Balancing Act

MBA Women in Business Conference looks at how to define success

26/01/2018 Barcelona

Women in Business Conference | IESE Business School

Eliana García Alonso-Lamberti and Blanca López discuss the work-life balance | Photo: Roger Rovira

Decades after the work-life balance became part of the conversation on professional success, are we any closer to finding equilibrium? Has technology tipped the scales? And what does success even mean?

The 3rd annual student-run Women in Business Conference took place in Barcelona recently under the theme The Power of Balance: Defining and Owning Your Own Success. The conference brought together business women working in a range of sectors – from automotive and finance, to energy and technology – and in companies of all sizes. They discussed ways to balance work and personal commitments, and how to find and define success.

Here’s a handful of takeaways from the day:

  • It’s not just about motherhood. "The work-life balance is everyone’s issue," said Isabel Abellán Serna, head of institutional sales at Banco Sabadell. While much of the discussion inevitably centers around the demands of motherhood, the conversation must encompass all interests outside of work – whether that’s children or charity or a hobby – regardless of gender.

  • Company culture matters. Companies more adverse to work-life balance often have deeply ingrained cultures that prize clocking long hours. Some simple indications that a company is different: employees who generally go home on time, and formal personnel policies that allow for part-time work, work from home, and other flexible arrangements, which technology enables. Another indicator can be the gender mix of employees, though aggregate figures can mislead: It may be true that half of employees are women, but how about management? And are women in the core businesses?

  • Bosses matter, too. The right boss – even in the most inflexible companies – may make balance possible. A number of the speakers stressed the need to lose the fear of talking about the work-life balance with management. "Nobody is surprised when you raise these kinds of topics with your boss," said Eliana García Alonso-Lamberti, investment director at CMC Group. "You need to lose the fear of facing these topics."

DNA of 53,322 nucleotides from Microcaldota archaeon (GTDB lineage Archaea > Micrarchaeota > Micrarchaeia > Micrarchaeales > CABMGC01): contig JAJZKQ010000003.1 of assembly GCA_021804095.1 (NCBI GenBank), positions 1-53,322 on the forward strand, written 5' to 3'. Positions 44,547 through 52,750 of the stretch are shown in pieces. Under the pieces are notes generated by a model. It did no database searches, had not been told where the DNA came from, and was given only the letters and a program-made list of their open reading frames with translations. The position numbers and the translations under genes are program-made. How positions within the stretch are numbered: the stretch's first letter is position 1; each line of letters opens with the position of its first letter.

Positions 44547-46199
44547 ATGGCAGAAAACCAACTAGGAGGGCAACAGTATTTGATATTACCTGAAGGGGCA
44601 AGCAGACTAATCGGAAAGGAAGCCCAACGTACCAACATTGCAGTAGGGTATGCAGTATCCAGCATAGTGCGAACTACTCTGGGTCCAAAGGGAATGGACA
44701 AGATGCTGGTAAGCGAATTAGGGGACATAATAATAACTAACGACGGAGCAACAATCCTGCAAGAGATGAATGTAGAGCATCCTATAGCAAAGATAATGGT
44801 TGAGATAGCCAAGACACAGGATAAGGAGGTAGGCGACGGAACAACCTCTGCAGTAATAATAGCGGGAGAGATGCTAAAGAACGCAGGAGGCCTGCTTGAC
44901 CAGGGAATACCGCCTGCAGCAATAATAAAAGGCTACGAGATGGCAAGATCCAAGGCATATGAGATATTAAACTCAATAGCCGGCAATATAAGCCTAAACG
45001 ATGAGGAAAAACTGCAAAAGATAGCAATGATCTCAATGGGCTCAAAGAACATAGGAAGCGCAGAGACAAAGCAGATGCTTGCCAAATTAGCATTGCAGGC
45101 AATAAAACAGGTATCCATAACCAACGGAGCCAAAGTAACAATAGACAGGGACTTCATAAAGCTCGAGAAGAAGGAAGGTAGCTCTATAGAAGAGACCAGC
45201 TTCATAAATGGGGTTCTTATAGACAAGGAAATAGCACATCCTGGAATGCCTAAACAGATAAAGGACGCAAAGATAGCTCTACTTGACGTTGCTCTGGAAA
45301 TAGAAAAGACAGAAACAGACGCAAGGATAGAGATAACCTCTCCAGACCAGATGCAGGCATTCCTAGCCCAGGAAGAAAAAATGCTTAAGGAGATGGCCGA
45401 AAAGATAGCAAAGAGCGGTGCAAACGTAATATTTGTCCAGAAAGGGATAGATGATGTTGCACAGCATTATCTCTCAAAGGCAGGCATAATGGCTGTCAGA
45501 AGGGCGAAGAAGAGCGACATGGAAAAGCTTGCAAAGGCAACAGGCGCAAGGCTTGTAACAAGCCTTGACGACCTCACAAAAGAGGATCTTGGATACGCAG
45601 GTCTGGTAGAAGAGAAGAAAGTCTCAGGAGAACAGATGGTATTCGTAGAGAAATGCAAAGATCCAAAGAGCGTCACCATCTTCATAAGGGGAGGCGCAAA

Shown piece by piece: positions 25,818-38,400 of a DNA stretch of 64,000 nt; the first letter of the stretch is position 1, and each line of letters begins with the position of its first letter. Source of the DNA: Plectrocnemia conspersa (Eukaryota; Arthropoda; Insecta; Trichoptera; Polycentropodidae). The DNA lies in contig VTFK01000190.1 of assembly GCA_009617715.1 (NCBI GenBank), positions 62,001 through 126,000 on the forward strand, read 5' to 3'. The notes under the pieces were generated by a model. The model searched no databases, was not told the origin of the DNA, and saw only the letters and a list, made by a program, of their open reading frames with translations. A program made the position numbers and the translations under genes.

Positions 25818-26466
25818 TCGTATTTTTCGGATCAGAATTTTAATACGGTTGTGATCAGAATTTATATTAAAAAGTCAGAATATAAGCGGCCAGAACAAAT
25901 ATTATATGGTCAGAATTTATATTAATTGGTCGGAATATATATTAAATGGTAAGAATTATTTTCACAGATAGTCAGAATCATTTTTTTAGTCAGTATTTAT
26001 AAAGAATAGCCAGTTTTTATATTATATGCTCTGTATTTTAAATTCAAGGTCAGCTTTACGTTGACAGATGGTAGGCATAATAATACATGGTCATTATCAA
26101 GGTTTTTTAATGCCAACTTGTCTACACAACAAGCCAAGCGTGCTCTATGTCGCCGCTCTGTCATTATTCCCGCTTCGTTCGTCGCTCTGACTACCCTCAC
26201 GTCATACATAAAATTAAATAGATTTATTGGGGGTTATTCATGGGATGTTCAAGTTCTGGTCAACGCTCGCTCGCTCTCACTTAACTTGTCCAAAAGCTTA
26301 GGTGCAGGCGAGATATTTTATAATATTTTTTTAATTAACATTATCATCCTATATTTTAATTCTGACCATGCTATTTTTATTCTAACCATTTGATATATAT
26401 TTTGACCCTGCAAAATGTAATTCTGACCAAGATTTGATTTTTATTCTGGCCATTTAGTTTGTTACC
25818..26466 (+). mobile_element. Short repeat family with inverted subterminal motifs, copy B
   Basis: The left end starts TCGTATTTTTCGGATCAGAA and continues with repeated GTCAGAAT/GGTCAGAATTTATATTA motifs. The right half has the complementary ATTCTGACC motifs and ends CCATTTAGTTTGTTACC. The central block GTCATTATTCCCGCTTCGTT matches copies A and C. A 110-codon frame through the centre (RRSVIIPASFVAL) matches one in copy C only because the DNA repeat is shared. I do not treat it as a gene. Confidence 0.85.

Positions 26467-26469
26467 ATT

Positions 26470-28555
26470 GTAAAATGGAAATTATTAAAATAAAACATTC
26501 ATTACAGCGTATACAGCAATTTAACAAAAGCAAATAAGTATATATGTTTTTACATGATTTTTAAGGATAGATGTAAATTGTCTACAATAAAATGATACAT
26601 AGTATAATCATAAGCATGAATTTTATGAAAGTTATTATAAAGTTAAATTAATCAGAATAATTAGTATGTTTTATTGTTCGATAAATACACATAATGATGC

• Liking your job is key. Competing demands on time become much easier to handle if you truly like what you do and feel that your work has purpose. "You have to stop and think about what you’re doing and what you want," said Mireia Ribot of Gas Natural Fenosa. "A moment arrives when you ask yourself does what I’m doing have real meaning?" said Isabel Buil, director of reputation for Affinity Petcare and head of its foundation.

  • Resilience is required. Even in the best of circumstances, the work-life balance can be tough to achieve, especially for women with young children. Having a supportive partner is crucial, as is the knowledge that it normally gets easier over time. Speakers stressed the need to cede control of some things at home and at work. "Don’t think that you have to be perfect," said Marta Ortega, senior relationship manager at Commerzbank.

  • Seize opportunities. Concern over demands on their personal lives may make some people – especially women – hesitant to take on additional responsibilities at work or go into certain sectors such as finance and consulting. Laura Ros, general director of Volkswagen Spain, encouraged women to seize opportunities, even if they weren’t 100% sure it was the right time or they had the right profile. "Don’t wait for someone to ask you to do something. Raise your hand. Participate," she said.

  • Speak up and stand your ground. For a wide variety of reasons, many times we’re hesitant to stand our ground when it comes time to respecting the work-life balance. But you have to be firm with co-workers, clients and others. This is where technology is tricky, since it allows for flexibility but also for 24/7 connectedness. "In my case it’s learning to say no," said Blanca López, who founded Belles Maisons. "Nothing is urgent. We’ve created this culture of urgency."

  • Education is freedom. Continuous education – throughout your career – gives you greater freedom and flexibility to chart your own course. It’s crucial in all industries, but particularly those such as technology that are constantly changing. "You have to be learning all the time," said Raquel Tejedor, account executive at Microsoft. Beyond formal courses, education can take lots of forms – from receiving industry newsletters to listening to TED Talks.

  • Define success the way you want. Time and again, the speakers stressed that there is no single definition of success. "For me, absolutely, it’s not about a position. It’s a combination of my personal and professional life," said Anna Mialet Rigau of CaixaBank. And that definition changes over time. "For me success has evolved to this concept of purpose in life," said Priscilla Lavoie, founder and CEO of Bida. "It’s about what I am really going to leave behind."